Really? I get paid nothing at all to help refugees, and I pay a lot of tax. So tell me if you are hinting at some kind of fact I am not aware of. Actually, I think you just made up what you said. Are you a troll or a fantasist?

 What 
What is interesting about it is that people are willing to invent things like that in order to distract attention from the obvious fact that some people are unfortunate enough to live in our society without being able to get work.  They are not only denied the dignity of working, the government does not give them enough to live on.  What’s a person supposed to do, if they can’t afford to pay the rent and feed their kids?
What sort of society are we, if we will willingly let people suffer?
Bronwyn Bishop made much of the fact that her pension had been “earned”, whereas payments to the unemployed are not earned.  Even if that is true, even if you assume that a person on Newstart has never paid tax, it remains the fact that they are part of our Society, and our Society is damaged if we let some people in it suffer: or worse, if we let their children suffer because the parents are unemployed and the Newstart allowance is not enough to allow them a life worth living.
People like Bronwyn Bishop, who have never had to scrape along on hopelessly inadequate resources, probably think that some people will rort the system it if offers a Newstart allowance which allows a decent, if modest, chance of survival.
Let that be so: as a Society we have to decide whether it is better to provide a safety net, or let people fall to the ground and be destroyed.
In my view it is better to provide a safety net.  Even if some people will rort the system.
And how can any politician take a different view?  They have salaries which start at $199k a year (more for Ministers, Committee chairs etc), and allowances which add another $200k to $800k a year.
And then there are the pensions, like the one Bronwyn Bishop gets, so she doesn’t have to see what it’s like living on $40 per day.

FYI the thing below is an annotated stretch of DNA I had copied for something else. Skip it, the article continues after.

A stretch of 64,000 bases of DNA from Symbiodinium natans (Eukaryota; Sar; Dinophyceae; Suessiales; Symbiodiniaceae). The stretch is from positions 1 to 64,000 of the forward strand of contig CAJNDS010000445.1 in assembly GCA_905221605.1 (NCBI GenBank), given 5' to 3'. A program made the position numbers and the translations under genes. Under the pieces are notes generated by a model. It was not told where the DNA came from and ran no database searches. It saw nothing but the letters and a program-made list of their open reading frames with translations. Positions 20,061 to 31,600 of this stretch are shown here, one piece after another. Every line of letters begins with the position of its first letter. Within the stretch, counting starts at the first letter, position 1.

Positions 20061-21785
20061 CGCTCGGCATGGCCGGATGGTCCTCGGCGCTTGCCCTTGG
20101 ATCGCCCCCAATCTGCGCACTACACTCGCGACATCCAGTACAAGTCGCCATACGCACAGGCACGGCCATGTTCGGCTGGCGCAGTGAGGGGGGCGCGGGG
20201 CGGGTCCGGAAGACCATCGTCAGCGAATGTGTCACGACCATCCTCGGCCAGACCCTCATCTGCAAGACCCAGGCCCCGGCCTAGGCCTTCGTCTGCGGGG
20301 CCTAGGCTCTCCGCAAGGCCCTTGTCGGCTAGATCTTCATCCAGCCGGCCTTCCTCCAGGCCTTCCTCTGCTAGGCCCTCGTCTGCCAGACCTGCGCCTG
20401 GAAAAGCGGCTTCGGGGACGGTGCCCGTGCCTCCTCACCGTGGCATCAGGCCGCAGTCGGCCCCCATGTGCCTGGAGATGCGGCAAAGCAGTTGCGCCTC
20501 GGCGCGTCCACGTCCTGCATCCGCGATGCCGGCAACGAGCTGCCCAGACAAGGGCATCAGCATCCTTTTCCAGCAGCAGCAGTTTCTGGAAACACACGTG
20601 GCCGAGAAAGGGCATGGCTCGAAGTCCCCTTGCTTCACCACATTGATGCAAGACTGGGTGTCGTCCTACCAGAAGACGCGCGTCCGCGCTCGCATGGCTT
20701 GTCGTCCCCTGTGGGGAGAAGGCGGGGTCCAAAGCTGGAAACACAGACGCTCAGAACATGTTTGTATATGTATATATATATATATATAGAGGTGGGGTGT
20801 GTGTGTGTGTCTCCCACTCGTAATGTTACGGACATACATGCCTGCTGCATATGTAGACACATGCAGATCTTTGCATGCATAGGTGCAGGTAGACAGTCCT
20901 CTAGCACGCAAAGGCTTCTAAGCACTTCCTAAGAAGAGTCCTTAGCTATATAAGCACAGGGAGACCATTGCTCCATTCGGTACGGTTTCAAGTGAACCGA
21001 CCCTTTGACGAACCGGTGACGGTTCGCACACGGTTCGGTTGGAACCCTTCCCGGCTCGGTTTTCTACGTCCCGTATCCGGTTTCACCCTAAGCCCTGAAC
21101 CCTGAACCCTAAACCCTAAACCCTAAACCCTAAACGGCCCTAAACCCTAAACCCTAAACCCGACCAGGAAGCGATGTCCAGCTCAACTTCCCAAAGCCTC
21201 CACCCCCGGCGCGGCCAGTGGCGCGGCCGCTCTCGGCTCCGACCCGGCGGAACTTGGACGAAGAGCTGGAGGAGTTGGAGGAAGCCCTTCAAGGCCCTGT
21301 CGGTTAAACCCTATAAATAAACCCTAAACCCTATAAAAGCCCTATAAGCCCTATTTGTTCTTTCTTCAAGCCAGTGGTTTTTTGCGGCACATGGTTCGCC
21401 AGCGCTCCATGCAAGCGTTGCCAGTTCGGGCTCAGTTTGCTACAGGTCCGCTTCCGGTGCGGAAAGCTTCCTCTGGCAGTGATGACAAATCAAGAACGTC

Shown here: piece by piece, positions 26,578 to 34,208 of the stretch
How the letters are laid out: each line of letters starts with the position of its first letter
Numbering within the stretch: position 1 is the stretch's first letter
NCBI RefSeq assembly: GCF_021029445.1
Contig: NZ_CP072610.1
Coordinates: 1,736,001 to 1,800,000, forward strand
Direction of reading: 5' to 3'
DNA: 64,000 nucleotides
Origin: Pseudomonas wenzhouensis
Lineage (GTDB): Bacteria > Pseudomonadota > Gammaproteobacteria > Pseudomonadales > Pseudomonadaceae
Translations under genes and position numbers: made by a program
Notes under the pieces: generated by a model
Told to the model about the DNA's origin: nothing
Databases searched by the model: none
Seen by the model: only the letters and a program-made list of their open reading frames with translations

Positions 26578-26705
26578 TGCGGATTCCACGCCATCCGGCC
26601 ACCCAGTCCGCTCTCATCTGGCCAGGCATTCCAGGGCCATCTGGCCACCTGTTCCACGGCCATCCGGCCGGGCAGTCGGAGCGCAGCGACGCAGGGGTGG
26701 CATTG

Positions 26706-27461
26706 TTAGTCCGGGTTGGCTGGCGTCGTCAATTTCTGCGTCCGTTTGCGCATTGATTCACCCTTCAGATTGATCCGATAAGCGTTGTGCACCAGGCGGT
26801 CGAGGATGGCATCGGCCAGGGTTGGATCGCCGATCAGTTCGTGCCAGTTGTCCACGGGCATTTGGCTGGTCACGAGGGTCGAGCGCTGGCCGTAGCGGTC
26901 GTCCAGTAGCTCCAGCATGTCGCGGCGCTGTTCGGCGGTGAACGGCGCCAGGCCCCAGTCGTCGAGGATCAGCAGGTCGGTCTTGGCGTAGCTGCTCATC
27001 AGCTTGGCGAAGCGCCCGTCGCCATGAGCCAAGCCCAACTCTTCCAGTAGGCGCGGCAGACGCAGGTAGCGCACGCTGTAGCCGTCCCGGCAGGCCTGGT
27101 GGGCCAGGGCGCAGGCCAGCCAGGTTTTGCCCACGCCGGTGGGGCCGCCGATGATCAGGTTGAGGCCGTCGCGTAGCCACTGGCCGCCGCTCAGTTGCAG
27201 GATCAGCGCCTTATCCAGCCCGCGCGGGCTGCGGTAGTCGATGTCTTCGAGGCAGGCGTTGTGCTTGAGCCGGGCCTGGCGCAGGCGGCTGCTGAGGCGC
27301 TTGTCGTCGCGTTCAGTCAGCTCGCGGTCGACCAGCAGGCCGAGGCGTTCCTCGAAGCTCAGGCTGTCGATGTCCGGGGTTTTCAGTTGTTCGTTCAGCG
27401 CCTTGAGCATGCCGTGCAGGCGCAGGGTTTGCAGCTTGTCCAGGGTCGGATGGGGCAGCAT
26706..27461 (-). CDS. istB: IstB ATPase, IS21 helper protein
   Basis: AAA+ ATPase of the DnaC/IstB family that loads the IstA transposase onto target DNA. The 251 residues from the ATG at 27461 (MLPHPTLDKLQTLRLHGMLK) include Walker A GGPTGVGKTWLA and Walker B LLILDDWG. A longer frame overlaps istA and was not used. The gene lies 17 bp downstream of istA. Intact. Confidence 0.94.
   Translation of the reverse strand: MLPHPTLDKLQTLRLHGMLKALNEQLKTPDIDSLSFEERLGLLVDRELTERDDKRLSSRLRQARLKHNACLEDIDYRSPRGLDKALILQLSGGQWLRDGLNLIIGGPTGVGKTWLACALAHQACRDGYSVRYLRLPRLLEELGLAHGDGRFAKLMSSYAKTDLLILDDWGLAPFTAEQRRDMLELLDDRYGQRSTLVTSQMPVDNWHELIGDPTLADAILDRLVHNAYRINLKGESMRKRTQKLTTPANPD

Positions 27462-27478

Expense allowances:
  • All politicians may claim expenses relating have their travel within Australia covered if they are on Parliamentary or electorate business
    • This may include first class tickets on scheduled commercial services.
  • If heading overseas, these entitlements may extend to medical services and clothing allowances.
  • Politicians are also entitled to a travel allowance for overnight stays, with varying rates for different locations and positions.
  • For example, all politicians can claim $273 for an overnight stay in Canberra but this increases to $498 in Karratha.
  • Office holders are given larger allowances in some locations.
  • The Prime Minister is limited to $564 for each overnight stay in a place other than an official establishment or the Prime Minister’s home base.
  • Accommodation and sustenance at official establishments is provided at Government expense.
  • Politicians have a limited number of overnight stays that they can claim.
    • For some MPs this limit might be 90 nights per year.
  • Ministers can also claim the cost of travel for their spouse, if it is in Australia and for official purposes.
  • All politicians are entitled to a private-plated vehicle to be used for parliamentary, electorate or official business.
    • They can choose an additional $19,500 per annum of electorate allowance to meet the costs of transport within and for the service of the electorate, instead.
  • Specific examples from the second half of 2015:
    • Foreign Minister Julie Bishop claimed the largest amount with a total cost of $808,649.49 – more than half of which was for overseas travel in her ministerial role.
    • Her colleague, Warren Entsch, claimed more than $779,512 – including $441,460 for an office fit-out
    • Prime Minister Malcolm Turnbull claimed a total of $508,200.67, while Opposition Leader Bill Shorten claimed $423,759.19.